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Old Favorites for Early Spring Color

Guest Author - Sue Walsh

When looking for early spring color for your garden, look no further than the bright faces of Pansies, Johnny jump-ups, and Violets. These beloved flowers are members of the violet family and both bear the familiar five-petaled flowers with one lower petal or “lip”. Violas are hardier than pansies, but both prefer the cooler temps of spring and fall to the heat of summer.

To grow, give them a spot with partial shade and rich well draining soil. You can start them from seed or by them in flats from the nursery. The choice of colors is as limited as your imagination. Pansies come in a wide variety of patterns and colors including purple, maroon, orange, bronze, yellow, blue and white and will grow from six to nine inches tall with two to four inch flowers. They are not hardy in most areas and should be replaced each year. Johnny jump-ups are a good ground cover plant, growing only three to five inches high with one-inch flowers, and come in many shades of blue, purple, yellow and even near black. Most varieties are hardy from Zones 3-8.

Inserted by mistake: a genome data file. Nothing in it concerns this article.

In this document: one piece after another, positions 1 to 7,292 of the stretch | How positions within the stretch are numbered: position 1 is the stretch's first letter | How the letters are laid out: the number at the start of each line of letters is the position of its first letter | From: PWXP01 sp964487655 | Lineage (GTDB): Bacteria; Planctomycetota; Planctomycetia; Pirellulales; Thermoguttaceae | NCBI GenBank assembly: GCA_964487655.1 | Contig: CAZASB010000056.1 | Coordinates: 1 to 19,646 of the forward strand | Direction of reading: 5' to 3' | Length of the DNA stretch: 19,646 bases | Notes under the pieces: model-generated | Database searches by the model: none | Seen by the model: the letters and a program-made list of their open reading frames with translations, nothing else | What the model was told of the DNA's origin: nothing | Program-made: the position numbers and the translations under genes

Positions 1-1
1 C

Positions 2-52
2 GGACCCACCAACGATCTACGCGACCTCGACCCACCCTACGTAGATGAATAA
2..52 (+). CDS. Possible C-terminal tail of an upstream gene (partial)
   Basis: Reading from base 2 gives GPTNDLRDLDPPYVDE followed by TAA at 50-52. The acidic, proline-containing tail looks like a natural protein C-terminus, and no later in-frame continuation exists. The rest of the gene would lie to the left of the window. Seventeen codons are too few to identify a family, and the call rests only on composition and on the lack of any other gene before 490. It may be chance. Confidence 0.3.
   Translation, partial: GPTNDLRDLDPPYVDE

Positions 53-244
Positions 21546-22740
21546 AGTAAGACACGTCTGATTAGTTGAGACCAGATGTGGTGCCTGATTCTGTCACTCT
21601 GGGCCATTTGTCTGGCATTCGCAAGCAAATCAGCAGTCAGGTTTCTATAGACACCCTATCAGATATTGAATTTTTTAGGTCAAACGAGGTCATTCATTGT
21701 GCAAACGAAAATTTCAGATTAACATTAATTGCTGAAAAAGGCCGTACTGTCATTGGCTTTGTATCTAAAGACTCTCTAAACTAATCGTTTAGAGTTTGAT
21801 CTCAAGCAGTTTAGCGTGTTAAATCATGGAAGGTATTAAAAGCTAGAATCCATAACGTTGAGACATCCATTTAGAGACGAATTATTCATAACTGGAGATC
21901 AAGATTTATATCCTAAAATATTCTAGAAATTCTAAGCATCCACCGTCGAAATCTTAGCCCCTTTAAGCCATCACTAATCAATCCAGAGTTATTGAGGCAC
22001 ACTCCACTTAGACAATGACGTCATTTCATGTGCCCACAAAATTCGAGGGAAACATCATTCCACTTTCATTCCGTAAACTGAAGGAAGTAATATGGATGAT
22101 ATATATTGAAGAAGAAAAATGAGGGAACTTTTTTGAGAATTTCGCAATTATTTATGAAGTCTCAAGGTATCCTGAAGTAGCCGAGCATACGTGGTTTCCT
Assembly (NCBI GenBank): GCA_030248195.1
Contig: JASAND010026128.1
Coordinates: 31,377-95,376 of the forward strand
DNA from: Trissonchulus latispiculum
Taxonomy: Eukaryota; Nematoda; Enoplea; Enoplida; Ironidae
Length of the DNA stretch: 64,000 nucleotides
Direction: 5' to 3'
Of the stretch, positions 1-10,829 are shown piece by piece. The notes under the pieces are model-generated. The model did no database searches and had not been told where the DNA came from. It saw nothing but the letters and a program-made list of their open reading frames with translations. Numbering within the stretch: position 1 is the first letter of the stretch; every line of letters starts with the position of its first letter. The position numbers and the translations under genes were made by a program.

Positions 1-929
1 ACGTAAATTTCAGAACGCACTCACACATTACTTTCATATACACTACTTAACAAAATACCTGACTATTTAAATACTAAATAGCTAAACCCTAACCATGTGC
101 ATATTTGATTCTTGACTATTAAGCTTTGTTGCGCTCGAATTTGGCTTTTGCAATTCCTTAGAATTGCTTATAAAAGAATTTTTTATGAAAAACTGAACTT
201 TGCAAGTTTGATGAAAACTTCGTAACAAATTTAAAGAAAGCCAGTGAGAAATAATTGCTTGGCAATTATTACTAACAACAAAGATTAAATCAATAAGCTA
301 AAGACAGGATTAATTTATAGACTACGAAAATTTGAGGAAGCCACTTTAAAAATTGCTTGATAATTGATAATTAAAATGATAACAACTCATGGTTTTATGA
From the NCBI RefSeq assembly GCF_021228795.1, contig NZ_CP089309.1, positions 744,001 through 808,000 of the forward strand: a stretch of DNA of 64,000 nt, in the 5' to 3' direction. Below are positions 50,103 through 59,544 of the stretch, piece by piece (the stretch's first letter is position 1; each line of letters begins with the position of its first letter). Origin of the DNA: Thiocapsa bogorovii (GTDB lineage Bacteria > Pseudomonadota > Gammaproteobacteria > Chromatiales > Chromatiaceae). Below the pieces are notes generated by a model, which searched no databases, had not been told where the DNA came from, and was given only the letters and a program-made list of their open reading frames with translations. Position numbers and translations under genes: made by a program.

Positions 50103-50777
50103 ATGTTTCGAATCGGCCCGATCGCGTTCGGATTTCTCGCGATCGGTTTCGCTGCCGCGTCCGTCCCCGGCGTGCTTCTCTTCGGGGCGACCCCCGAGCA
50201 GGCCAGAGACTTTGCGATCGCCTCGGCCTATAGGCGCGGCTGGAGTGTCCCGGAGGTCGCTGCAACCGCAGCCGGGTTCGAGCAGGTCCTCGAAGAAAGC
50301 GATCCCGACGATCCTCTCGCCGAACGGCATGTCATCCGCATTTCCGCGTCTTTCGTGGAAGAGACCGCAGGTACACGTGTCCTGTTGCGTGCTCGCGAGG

Once planted, be sure to deadhead them regularly. This will insure continued blooming. When the summer heat arrives, both plants will stop flowering and enter a dormant like period. Pansies can be removed and replaced, but Johnny jump-ups will resume flowering in the fall, adding late season color to the garden. Simply cut them back once they’ve stopped flowering.

The old fashioned violets prefer partial to full shade and moist soil. They spread via rhizomes and make a wonderful weed resistant ground cover. Like pansies and Johnny jump-ups. They prefer cooler temps, making them perfect for providing early spring color. Sweet, or English, violet is an old fashioned variety with a sweet perfume popular with many gardeners. It’s hardy in Zones 4-8. They grow up to 8 inches tall and spread over a foot. The Birds-foot violet is another popular variety growing two to six inches tall. It is only hardy in Zones 7-9.

No matter which variety you choose, you’re sure to enjoy the rich colors and happy faces these beloved plants bring to your garden. My personal favorites are Johnny jump-ups and I can’t wait to see their bright faces each spring.

Have a favorite early spring flower or questions about pansies, Johnny jump-ups or violets? Stop by our gardening forum and let us know!

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Content copyright © 2014 by Sue Walsh. All rights reserved.
This content was written by Sue Walsh. If you wish to use this content in any manner, you need written permission. Contact Gail Delaney for details.

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